Whether it was the recent Presidential Debate, this past Independence Day, or my ‘quarter-life crisis’ that prompted these notes, I couldn't tell you.

Here are some unstructured thoughts about issues on my mind, some American-specific and others not. This piece may come across as ‘complainy’ and a laundry list of problems with no tactical solutions—that may be so. Folks should feel free to message me with thoughts, rebuttals, and ideally proposals on how we can tackle these issues as a country. At the end of the day, who is expected to address the risks that our posterity face if not us?

I feel obliged to caveat that there are several more severe problems that I won’t be writing about explicitly, mostly due to the complexity of each issue (a few sentences would hardly do them justice), but also since I do not yet have a developed stance on each. Climate change, Middle East conflicts, war, and homelessness are just some that would fit into this category.

1. I fear our youth will not grow up with a set of values or a moral compass in the ways that previous generations did.

For most families (first-generation immigrant or not), this was influenced by religion. Hindu, Buddhist, or Christian—most children grew up with stories of sacrifice, brotherhood, and love. Most of these stories didn’t have plots that we were expected to remember, but the affirmations were simple and promoted good behavior. I grew up in a Hindu household but candidly didn’t touch the Gita until I was 19. I found my values through observations and other communities—the Boy Scouts of America played a large role.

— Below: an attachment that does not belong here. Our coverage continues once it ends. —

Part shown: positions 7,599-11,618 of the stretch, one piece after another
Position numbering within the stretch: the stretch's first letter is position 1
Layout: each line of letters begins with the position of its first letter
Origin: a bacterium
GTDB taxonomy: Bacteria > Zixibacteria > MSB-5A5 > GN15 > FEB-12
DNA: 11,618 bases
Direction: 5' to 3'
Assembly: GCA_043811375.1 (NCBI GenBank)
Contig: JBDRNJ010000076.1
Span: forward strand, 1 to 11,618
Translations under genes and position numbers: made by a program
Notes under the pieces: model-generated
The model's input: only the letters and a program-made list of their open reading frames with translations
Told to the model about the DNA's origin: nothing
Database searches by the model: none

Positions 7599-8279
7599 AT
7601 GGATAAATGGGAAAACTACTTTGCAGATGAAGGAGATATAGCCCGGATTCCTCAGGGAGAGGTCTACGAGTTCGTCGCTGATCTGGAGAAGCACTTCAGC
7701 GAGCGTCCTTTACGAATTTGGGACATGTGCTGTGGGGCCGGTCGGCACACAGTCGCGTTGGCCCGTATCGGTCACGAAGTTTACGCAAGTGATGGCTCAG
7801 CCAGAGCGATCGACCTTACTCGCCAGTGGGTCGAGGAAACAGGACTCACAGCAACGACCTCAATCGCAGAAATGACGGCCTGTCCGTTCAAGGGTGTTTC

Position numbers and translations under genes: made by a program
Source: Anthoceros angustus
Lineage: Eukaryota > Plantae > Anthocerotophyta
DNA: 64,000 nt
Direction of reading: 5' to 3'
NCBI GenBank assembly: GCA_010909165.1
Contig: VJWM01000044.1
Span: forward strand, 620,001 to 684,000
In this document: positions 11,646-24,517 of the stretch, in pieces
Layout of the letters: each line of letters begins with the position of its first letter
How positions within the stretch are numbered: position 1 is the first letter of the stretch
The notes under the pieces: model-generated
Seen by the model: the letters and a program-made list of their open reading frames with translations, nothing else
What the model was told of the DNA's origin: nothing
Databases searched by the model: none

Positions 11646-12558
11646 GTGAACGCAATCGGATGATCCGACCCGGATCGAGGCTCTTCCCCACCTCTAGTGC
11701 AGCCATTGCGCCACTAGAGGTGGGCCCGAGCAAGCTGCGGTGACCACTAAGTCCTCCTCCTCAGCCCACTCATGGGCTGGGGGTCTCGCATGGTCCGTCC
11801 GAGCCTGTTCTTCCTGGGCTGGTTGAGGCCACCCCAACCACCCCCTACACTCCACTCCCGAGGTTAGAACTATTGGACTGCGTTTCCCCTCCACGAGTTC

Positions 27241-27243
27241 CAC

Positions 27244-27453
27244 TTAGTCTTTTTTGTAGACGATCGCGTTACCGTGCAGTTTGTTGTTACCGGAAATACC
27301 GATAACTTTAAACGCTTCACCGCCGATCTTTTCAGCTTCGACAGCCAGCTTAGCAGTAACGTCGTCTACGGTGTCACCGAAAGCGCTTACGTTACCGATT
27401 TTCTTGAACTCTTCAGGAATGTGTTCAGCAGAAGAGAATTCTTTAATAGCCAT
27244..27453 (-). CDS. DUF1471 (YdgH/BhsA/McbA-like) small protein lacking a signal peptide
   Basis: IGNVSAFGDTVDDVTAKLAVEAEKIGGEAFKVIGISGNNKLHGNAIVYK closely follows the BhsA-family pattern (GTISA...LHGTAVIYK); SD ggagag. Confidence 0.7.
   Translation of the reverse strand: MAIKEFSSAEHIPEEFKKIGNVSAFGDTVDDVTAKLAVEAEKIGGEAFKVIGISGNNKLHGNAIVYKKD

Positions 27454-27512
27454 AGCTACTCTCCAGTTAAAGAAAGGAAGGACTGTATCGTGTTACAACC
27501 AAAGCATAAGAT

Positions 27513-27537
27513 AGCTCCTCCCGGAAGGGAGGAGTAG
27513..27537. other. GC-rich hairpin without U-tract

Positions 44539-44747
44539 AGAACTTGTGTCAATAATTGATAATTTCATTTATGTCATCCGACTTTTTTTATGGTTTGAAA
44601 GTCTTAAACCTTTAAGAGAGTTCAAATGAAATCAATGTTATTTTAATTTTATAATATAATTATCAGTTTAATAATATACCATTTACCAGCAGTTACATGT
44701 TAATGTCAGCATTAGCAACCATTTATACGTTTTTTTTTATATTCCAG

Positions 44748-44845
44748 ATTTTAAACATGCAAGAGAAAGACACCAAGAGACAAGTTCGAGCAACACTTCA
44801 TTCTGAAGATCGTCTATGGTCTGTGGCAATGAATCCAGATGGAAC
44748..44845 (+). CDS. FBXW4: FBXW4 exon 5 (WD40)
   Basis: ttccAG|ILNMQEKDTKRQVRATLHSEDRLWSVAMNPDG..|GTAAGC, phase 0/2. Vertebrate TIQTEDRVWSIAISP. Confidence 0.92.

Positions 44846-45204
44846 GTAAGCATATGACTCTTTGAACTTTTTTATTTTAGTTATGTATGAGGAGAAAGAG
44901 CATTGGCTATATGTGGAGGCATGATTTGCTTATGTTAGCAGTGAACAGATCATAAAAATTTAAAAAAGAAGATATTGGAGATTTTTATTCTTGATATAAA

I found the BSA incredibly powerful. Community leaders as professors, the wilderness as the classroom, and kids in a similar age range as classmates. Between seeing first-generation parents working to provide for their kids and being taught survival skills in the Great Outdoors, I built my initial set of values and formed stances on the qualities that made people I looked up to: curiosity, integrity, hard work, confidence, and kindness. Religion has its problems. Organizations like the Scouts have their problems. However, the decline we’re seeing in these establishments where our youth learn how to become good people is deeply concerning.

2. I fear that Americans pride individuality too much, to the point where labels are creating micro-groups—this creates a more divided America.